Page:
Every dark cloud, sages say, has a silver lining.
It has been some six long months of anxiety, mass hospitalisation and hundreds of deaths since the first case of the infamous coronavirus was reported in the country.
After months of battling the coronavirus, the government’s holistic approach to the pandemic is paying off. As the curve is flattening, meaning that Kenya is registering fewer new cases of infection on a day-to-day basis, we have a unique window of opportunity to bolster our healthcare system for years to come.
The coronavirus pandemic should not divert President Uhuru Kenyatta’s attention away from his plans of extending universal health coverage to our entire country. If anything, the current health emergency further strengthened public desire for its implementation.
By the end of last month, serious restrictive measures on movement combined with the cautious and partial opening up of our economy had managed to curb the spread of the virus in some of the most challenging urban areas.
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After successfully containing the hotspots of Nairobi and Mombasa, however, the battle against the coronavirus is moving to the countryside. The healthcare provision capacity in these areas is exactly what Uhuru has been hoping to bolster since he first announced the roll-out of universal health coverage in 2018.
In his recent videoconference with leading government officials and health experts, Uhuru reiterated that instead of symptomatic reactions, his government is prioritising structural policies that are both long-term and transformative.
Guided by the lessons that the rapid escalation of the Covid-19 pandemic offered, the President should prepare Kenya’s healthcare system for decisively battling future health emergencies.
Focussing on health provision in rural areas is the most appropriate next step for the government, one that the arrival of the pandemic might have momentarily delayed, but which has featured high on its agenda.
As our capital and other large cities are now equipped with isolation units, extra hospital beds and analytical labs, similar infrastructure must be built in the countryside too so as to avoid the proliferation of new cases there and the eventual re-introduction of the virus to areas that have already recovered.
As part of the President’s Big Four agenda, the government promised to improving the quality of our citizens’ health and safety on multiple fronts. Besides increasing our counties’ capacity to react to a public health situation by means of infrastructure development, prevention has been at the centre of Uhuru’s policy.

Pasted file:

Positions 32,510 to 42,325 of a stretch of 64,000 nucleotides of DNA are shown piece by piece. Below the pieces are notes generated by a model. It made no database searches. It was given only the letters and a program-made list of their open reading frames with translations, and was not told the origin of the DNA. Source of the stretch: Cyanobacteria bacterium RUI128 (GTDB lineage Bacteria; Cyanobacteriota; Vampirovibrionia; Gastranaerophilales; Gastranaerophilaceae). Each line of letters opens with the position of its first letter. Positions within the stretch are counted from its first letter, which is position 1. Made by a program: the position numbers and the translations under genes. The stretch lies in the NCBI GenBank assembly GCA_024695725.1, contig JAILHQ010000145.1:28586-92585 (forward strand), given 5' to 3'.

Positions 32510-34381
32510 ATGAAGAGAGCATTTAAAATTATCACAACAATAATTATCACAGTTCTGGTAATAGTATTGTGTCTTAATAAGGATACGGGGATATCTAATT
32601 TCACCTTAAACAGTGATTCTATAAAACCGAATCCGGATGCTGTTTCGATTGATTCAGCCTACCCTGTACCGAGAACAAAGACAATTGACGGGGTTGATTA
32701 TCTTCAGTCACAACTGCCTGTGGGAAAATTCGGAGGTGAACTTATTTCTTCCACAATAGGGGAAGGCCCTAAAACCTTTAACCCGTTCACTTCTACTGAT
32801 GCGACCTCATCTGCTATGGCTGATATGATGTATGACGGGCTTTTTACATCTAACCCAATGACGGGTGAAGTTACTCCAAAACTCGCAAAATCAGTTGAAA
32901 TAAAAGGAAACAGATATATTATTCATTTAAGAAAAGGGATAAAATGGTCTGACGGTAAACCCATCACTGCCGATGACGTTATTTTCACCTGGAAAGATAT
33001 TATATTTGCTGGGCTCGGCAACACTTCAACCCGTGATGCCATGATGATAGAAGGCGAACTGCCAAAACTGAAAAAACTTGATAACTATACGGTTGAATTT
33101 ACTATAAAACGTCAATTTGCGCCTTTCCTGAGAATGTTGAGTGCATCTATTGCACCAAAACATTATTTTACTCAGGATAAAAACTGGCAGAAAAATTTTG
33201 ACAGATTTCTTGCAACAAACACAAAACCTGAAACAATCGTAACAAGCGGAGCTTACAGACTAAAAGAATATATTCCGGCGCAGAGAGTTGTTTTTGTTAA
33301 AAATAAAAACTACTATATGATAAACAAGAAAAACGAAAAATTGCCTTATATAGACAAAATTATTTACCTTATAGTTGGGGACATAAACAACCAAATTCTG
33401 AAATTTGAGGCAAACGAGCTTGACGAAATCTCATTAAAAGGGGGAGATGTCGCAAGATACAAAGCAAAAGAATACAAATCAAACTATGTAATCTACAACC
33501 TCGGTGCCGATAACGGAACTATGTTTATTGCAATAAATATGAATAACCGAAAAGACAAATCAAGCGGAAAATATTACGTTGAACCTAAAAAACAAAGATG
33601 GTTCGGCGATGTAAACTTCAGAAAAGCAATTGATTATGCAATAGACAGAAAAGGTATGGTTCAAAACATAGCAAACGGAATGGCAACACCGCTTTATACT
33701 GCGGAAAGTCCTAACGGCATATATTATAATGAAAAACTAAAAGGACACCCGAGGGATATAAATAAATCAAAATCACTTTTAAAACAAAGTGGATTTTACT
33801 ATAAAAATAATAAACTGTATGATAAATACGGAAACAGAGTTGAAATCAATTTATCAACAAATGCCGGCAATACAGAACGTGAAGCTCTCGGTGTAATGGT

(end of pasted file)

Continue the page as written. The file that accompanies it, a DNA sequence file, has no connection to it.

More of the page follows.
The goal of achieving affordable healthcare countrywide is inextricably linked to the availability of quality housing. With no access to clean water, basic sanitation services and indeed durable housing structures, many of our fellow citizens in the countryside are still at great risk of infection from the coronavirus and any other infectious diseases for that matter.
Current policy plans of extending universal healthcare to the whole of the country could not come at a better time. Making sure that people have access to check-ups and basic treatment is crucial after the pandemic has eroded the financial safety nets of so many families in our country.
Paying for healthcare is still expensive for many of us and a longer period of treatment often eats into our family savings. A government-sponsored and sustained universal system of healthcare would ensure the standardized availability of medicine and basic services at a fixed price.
In fact, the government already conducted a successful trial version of such a system in late 2019 during which approximately 3.2 million residents of Kisumu, Machakos, Isiolo and Nyeri had access to subsidised services in public health facilities.
Of course, our counties are not completely unprotected while Uhuru and his team gears up to implement this ambitious project. With great foresight, the President started discussions with the devolved county administrations in early June to make sure that a primary line of defence against the coronavirus was available everywhere.
As a result, each county was required to set up at least 300 beds to deal with what could be an eventual outbreak in rural areas. As current numbers show a slight increase in new infections in the countryside, the President’s expectations seem to have been confirmed.
While preparing for the containment of the first wave of the outbreak certainly left our government preoccupied, their attention to long-term trends did not disappear. Conscious of the multifaceted nature of building a comprehensive healthcare system, Uhuru has been closely monitoring developments in the countryside. With a moment to breathe, he should not plan to stop and rest.
-Mr Kihoro is a Data and Research expert. [email protected]